Date Risk Identified:

1-Feb-29

RW Estimate

8.0 $M

CN Estimate

30.0 $M

Risk ID Sheets.xls

Parameters for Monte-Carlo Modeling

Pre-construction

1

Retired

Permits and Permit Appeals

Threat

(8)

(9)

(10)

(7) Complex project, might require additional time (longer than  average) to review. Potential agency staff changes. Tribal issues include fishing rights, effects on fish and habitat, and other environmental concerns. Appeals can be made on any of the major permits, whether based on actual issues with the permits or not. The following specific issues were highlighted: • Shoreline permits from various jurisdictions are of particular concern shoreline permits are easy to challenge and typically result in significant delays. There is a process to weed out frivolous appeals. • New NPDES outfalls (appealable) • HPA issues with WDFW Coast Guard permits for THE channel.

Cost

Threat

Probability Correlation

(6)

Determination decisions by several agencies. Revisions to our estimated areas of impact.

70%

Risk Impact ($M or Mo) [10a]

(11)

MIN

0.25$M

MAX

2.00$M

Most Likely

0.50$M

Master Duration Risk

0

(1) (2) (3) (5)

Risk Trigger

Type

Summary Detailed Description of Risk Event Description (Specific, Measurable, Attributable, Relevant, Threat and/or Timebound) [SMART] Opportunity

Schedule

Project Phase

Status

Dependency

Risk #

Pre-mitigated or Post mitigated ?

MIN

1.0Mo

MAX

8.0Mo

Most Likely

5.0Mo

Supplemental notes about this risk event Risk Trigger Details: Risk Owner:

Risk Matrix

Should know by the ides of March.

Mr. Ule Givens

VH ENV 30.1

Work Breakdown Stucture # (WBS#)

PC-18

Critical Path (yes or no)

yes

Probability

Risk Breakdown Structure # (RBS#)

Response Actions (action to be taken)

One of the best tools we have to avoid this risk is a concerted, committed & sustained effort

H

$,Mo

M L VL

to address env. permits upfront & thoroughly. Including verification of jurisdictions

VL

and parties of concern and clarify understanding and expectations of all parties.

L

M

H

VH

Impact

To this end we will form a team to puruse this effort with appropriate representatives from each permitting authority with review dates and commitments. Action by date:

February 30, 2929

Status review date:

March 32, 2929

Status review date:

April 31, 2929

ADDITIONAL NOTES:

Actions to implement strategy: What needs to be done?

Who will do it?

Due date?

Communication with parties.

Project Mgr

NOW

Succession plan for staff changes.

Business Mgr

2929-Feb

Decisions ASAP on design elements.

Executive Oversight

2929-March

Example of How Template is Used Figure 2-2

Page 2-8

Project Risk Management Guidance for WSDOT Projects October 2013


Chapter 2

Risk Identification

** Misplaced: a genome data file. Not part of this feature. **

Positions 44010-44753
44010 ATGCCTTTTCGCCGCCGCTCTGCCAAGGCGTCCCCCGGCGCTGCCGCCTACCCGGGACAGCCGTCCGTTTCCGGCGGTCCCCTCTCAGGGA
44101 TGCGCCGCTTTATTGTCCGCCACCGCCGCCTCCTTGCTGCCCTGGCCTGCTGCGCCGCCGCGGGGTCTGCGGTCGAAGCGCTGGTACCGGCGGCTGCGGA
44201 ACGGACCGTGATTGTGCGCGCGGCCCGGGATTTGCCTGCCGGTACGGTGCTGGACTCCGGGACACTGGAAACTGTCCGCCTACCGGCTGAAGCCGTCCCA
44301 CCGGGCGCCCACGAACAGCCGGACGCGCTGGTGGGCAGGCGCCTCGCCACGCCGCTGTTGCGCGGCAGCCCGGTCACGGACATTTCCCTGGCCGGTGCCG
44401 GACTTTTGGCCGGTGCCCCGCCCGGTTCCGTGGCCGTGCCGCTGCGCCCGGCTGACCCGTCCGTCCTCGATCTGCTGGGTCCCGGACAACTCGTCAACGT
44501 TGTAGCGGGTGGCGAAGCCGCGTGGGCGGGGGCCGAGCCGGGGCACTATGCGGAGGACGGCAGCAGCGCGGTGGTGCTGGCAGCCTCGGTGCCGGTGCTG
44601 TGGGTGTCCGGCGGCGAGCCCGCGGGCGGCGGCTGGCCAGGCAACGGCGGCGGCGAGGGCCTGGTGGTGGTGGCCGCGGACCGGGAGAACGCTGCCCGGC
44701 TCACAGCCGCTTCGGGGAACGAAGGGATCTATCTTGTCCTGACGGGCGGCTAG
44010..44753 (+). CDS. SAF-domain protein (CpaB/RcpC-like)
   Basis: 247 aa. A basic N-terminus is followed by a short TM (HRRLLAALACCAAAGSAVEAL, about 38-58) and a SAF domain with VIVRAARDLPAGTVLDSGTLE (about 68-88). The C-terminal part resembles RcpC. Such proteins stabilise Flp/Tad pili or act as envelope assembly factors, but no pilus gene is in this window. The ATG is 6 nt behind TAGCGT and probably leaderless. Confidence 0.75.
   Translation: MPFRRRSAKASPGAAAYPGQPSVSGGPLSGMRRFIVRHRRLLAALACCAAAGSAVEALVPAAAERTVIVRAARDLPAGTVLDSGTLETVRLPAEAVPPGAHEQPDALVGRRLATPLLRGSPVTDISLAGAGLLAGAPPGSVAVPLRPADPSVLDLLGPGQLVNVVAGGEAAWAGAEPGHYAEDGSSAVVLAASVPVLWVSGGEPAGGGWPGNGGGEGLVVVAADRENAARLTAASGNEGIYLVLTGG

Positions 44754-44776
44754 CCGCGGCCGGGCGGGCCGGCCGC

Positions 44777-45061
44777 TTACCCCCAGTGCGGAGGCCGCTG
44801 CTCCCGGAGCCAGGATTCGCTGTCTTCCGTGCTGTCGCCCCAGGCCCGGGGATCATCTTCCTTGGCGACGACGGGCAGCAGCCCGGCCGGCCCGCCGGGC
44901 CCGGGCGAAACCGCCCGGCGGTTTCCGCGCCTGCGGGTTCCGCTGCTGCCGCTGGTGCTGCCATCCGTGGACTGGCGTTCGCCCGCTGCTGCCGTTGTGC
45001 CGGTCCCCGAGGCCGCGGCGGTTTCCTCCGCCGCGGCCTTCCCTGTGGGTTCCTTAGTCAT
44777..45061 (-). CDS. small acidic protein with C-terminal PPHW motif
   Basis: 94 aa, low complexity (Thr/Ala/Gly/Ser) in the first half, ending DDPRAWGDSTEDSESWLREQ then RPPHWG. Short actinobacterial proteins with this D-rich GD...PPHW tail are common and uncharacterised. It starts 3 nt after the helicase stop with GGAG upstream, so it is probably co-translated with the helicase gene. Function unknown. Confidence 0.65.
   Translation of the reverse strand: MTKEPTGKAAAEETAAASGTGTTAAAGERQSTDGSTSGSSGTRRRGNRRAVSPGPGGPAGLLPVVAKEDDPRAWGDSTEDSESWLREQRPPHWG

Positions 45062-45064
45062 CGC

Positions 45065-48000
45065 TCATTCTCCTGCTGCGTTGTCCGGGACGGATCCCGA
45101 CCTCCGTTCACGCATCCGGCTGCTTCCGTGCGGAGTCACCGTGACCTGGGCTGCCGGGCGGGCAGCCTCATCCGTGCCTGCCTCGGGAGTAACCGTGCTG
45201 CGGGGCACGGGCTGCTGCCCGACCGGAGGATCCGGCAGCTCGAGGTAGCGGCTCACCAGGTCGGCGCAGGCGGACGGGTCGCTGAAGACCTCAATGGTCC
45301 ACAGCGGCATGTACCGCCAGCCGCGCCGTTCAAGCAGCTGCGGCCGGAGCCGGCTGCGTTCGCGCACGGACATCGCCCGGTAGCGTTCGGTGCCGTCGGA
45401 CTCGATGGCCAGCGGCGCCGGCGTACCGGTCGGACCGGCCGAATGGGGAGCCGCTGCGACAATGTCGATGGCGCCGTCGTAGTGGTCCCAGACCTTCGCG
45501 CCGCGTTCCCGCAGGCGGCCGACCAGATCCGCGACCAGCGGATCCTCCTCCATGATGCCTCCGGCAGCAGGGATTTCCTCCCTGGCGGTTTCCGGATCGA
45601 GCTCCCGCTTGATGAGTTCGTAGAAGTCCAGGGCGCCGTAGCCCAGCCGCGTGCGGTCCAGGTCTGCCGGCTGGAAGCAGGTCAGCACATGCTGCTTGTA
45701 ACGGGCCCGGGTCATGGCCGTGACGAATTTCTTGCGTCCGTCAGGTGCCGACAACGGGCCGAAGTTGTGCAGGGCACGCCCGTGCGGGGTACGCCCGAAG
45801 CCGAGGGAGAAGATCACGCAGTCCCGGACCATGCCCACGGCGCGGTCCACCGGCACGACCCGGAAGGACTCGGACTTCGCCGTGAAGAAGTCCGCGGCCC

Project Risk

Level 1 -----------------------

Level 2

Right-of-Way (including Access and Acquisition) ROW

Utilities

Railroad

UTL

RR

DES 10 Potential Changes to roadway design (including vertical and/or horizontal alignment, earthwork, pavement, etc.)

ROW 10 Issues Associated with Development of ROW Plan

UTL 10 Utility Design Coordination and Agreements

STG 20 Potential Changes to Geotechnical Design Foundations, Liquefaction, Mitigation, etc. -----------------Challenging Geotech Conditions

DES 20 Approval of Design Deviations ---------------Changes to roadway design criteria (i.e. shoulder width, sight distance, etc.)

ROW 20 Uncertainty in Future ROW Escalation Rate (ProjectSpecific, including change in land use, urbanization, etc.)

UTL 20 Utility relocations and conflicts

STG 30 Changes to Structural Design Criteria (e.g., seismic)

DES 30 Changes to Architectural, CSS, Landscape Design

ROW 30 Limited Access (Interchange Justification Report - IJR, Access Hearing, etc.)

ENV 40 Archaeological/Cultural Discoveries, historic property impacts & mitigation (Section 106)

DES 40 Projects by other agencies affected by or affecting this project (design coordination)

ENV 50 Hazardous Materials Groundwater and Soil Contamination (PE, RW, CN) ENV 60 Wetlands / Stream / Habitat Mitigation

Environmental & Hydraulics ENV

Structures & Geotech

Design / PS&E

STG

DES

ENV 10 NEPA/SEPA Documentation Completion (incl. Section 4f, etc.) ---------------NEPA/SEPA Challenges

STG 10 Potential Changes to Structures Design (Bridge Superstructure, Retaining Walls)

ENV 20 ESA Issues (incl. consultation, Biologic Assessments/Biological Opinions, Fish Passage)

ENV 30 Environmental Permitting (incl. Appeals)

Partnerships and Stakeholders PSP

Management / Funding

Contracting and Procurement CTR

Construction

MGT

RR 10 Railroad Design Coordination and Agreements

PSP 10 Tribal Issues

MGT 10 Change in Project Managers and/or other key Leadership

CTR 10 Change in Project Delivery Method

CNS 10 Traffic Control and Staging Issues (MOT/WZTC)

RR 20 Railroad Coordination during construction (flagging, work restrictions, work windows, etc.)

PSP 20 Public Involvement Issues ------------------------Other Interagency Agreements (i.e. Sound Transit, USFS, cities, counties, etc.)

MGT 20 Delayed Decision Making

CTR 20 Issues Related to Contract Language (Contract Packaging, Warranties, Liquidated Damages, DBE, Insurance/Bonding, etc.)

CNS 20 Construction Permitting Issues (incl. work restrictions)

RR 30 Contractor Right of Entry Requirements

PSP 30 Additional Scope in Response to Third Party Concerns (e.g., artwork, shared-use pathways, intersection improvements, etc.)

MGT 30 Availability of Funding / Cash Flow Restrictions

CTR 30 Delays in Ad/Bid/Award Process (Addenda, Protests, etc.)

CNS 30 Work Windows (Weather, Fish, etc.)